Children of any age, including toddlers, can develop constipation. Constipation at this age usually means the passage of hard stool.
Symptoms. Small, hard stools every 3 or 4 days; hard, dry stools (even if they are passed daily) that are difficult or painful to eliminate; abdominal pain relieved by a bowel movement; small amounts of diarrhoea or soiling (when stool becomes impacted). Infrequent movements alone are not a sign of constipation; some children just go less often than others.
Season. Any time of year, but may be more likely when there is a change in diet and schedule (as during a holiday).
Cause. Many possible, including a diet low in fiber and fluids. Temporary constipation may develop during or after an illness; certain medications can be responsible. In addition, constipation often develops in toddlers going through the toilet-learning process, especially when there is parental pressure to perform. Constipation may also develop in a toddler who is uncomfortable using the toilet away from home (at day care, preschool, a friend’s house, or a store) or who withholds a bowel movement out of pique, because of being otherwise engaged, or for any other reason. The longer movement held, the harder and drier it becomes, and the more difficult and painful it is to pass. Fear of passing these hard, stools often prompts a child to continue withholding, and a cycle of withholding and constipation is set in motion. Movement that are withheld too long, in addition to becoming hard, can become very large. When passed, they can stretch the rectum; repeated over stretching can make it more difficult for a child to recognize the urge. This, too, helps to perpetuate the cycle. When constipation becomes chronic and home treatment measures fail the doctor may look for a medical cause, such as an underactive thyroid gland or a spinal-cord anomaly, though these were very rare.
Transmission. Constipation is not contagious, but the poor eating and exercise habits, which often lead to or perpetuate it, can be passed from parent to child.
Duration. Anywhere from 1 day to a lifetime.
Treatment. When an underlying medical problem is a factor, medical treatment generally focuses on identifying and dealing with it, as well as softening and removing (usually with the help of enema) any impacted stool that has become lodged in the rectum and can’t be passed. But home treatment usually plays the most important long-term role in preventing recurrence. Treatment should include plenty of:
- Fiber. Be sure your toddler is getting whole-grain breads, cereals and pastas (‘whole wheat’, not just wheat; rolled oats rather than instant; and so on); fresh fruits (ripe apples and pears are particularly effective), and dried fruit (especially raisins, apricots, prunes, and figs); vegetables (cooked until tender but not mushy); and legumes (cooked dried beans and peas). Do be sure you always offer age-appropriate foods: dried fruit, whether cooked or fresh, should be diced for younger toddlers, and beans and peas should be mashed or split. For older toddlers, raw vegetables and salad are a good dietary addition. Give wheat (or miller’s) bran, which packs a major laxative wallop, only when the doctor has advised its use. It can be added to cereals, pancakes, muffins, breads, other baked goods, pasta sauce and almost anything with a gooey texture. Always serve the brain with plenty of liquid, don’t exceed the recommended quantity, and use it only for as long as it’s necessary.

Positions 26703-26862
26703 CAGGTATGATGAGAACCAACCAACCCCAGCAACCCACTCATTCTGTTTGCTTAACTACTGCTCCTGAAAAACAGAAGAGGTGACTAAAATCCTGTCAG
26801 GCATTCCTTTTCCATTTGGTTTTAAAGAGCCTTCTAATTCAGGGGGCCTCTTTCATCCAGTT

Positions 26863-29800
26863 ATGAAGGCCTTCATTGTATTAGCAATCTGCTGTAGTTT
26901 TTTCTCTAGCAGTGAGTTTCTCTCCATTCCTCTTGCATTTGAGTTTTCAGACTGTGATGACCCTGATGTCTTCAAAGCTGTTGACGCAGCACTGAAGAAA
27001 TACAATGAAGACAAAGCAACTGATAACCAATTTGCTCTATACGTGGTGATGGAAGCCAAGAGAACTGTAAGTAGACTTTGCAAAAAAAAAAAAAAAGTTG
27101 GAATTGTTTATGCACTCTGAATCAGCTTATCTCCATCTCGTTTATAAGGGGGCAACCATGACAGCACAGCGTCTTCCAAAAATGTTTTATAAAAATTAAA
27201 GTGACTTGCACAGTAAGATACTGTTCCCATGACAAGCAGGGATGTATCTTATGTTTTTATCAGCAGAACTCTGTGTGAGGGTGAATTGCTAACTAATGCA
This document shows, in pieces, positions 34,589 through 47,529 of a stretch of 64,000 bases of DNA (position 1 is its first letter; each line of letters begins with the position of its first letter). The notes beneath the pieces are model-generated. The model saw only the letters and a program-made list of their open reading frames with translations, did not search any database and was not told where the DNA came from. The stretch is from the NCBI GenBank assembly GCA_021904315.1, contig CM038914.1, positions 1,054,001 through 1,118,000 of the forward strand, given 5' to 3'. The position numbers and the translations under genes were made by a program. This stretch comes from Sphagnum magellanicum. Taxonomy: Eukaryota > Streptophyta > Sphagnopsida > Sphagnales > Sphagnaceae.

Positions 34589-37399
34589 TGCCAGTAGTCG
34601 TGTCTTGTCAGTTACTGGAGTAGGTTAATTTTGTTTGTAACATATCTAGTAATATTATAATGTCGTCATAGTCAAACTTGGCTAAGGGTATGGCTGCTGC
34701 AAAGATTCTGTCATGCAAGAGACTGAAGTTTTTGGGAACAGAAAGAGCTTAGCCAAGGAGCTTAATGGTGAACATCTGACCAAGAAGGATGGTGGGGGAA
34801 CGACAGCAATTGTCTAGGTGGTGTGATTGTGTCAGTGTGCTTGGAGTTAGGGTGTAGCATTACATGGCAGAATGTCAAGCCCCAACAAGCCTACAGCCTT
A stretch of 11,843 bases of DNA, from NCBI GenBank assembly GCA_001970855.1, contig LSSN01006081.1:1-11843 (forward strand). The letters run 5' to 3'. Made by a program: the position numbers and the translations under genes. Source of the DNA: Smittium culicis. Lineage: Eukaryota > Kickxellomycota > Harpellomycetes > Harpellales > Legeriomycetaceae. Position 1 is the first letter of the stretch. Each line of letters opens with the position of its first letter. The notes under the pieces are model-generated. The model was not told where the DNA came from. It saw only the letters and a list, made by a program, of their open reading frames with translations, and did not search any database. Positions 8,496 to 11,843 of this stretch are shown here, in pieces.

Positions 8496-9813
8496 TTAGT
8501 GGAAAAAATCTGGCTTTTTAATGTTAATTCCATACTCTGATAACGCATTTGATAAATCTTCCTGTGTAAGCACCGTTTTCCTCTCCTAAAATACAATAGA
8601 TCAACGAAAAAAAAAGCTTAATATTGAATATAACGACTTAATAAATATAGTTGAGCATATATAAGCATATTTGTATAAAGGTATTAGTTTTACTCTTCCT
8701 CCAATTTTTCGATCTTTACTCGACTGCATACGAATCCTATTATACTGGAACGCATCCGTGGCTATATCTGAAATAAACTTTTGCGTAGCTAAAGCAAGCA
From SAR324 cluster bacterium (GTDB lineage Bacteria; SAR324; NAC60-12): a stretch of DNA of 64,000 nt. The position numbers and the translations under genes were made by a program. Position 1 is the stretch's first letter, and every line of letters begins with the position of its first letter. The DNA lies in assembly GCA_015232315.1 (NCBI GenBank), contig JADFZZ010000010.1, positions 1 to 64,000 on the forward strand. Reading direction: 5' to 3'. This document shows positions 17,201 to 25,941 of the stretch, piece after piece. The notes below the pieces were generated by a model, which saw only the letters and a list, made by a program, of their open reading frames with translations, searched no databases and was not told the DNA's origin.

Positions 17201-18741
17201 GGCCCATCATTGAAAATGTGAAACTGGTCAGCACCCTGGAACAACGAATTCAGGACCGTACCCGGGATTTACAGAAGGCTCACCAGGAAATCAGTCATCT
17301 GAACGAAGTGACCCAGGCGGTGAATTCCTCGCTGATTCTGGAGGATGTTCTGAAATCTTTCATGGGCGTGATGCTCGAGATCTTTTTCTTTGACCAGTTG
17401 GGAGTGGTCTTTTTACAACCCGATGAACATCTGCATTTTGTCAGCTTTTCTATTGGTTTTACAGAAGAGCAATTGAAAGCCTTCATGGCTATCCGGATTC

- Fluids. Many toddlers who’ve been recently weaned off the bottle or breast drink much less than they did before weaning; in some cases, it’s less than they need. Be sure that’s not the case with yours. If he or she isn’t managing to drink at least 1.1 liters/2 pints of fluids a day at meals and snacks, try offering sips of milk, juice, or water frequently in between. Fruit juices are particularly beneficial; limit cow’s milk to about 3 cups a day, since the calcium salts in it can harden stools.
- Exercise. Although you don’t have to sign your toddler up at the local health club to make sure he or she is getting enough constipation – combating exercise, you should see that the whole day isn’t spent in the car seat or buggy, with little opportunity for physical activity. Treat your toddler to some outdoor play every day, weather permitting. On inclement days, try an impromptu calisthenics class on the living room floor (jumping jacks, toe touches, upside-down bicycling).
- Lubrication. Baubing a bit of petroleum jelly at the anal opening may help the movement slip out more easily. Do not use enemas or suppositories for constipation without a doctor’s advice. Except in rare instances, these treatments make problems worse, not better.
- Medication. Occasionally, the doctor may recommend a brief course of medication; don’t give laxatives stool softeners, mineral oil, herbal teas or any other medicines for constipation without the doctor’s recommendation.
Prevention. Most of the lifestyle changes necessary for treating constipation a will also help keep it at bay. Fiber, fluids and exercise should be part of every child’s health routine, but they are especially important for those with a history (or family history) of constipation.
When to call the doctor. When your toddler has not had a bowel movement for 4 or 5 days; when constipation is accompanied by abdominal pain or vomiting; and/or painful; when constipation is chronic and the home measures described above have been infective; when there is blood in or around the stool. The doctor will probably want to rule out the slim chances of an underlying organic problem, as well as determine the best approach to treating the constipation.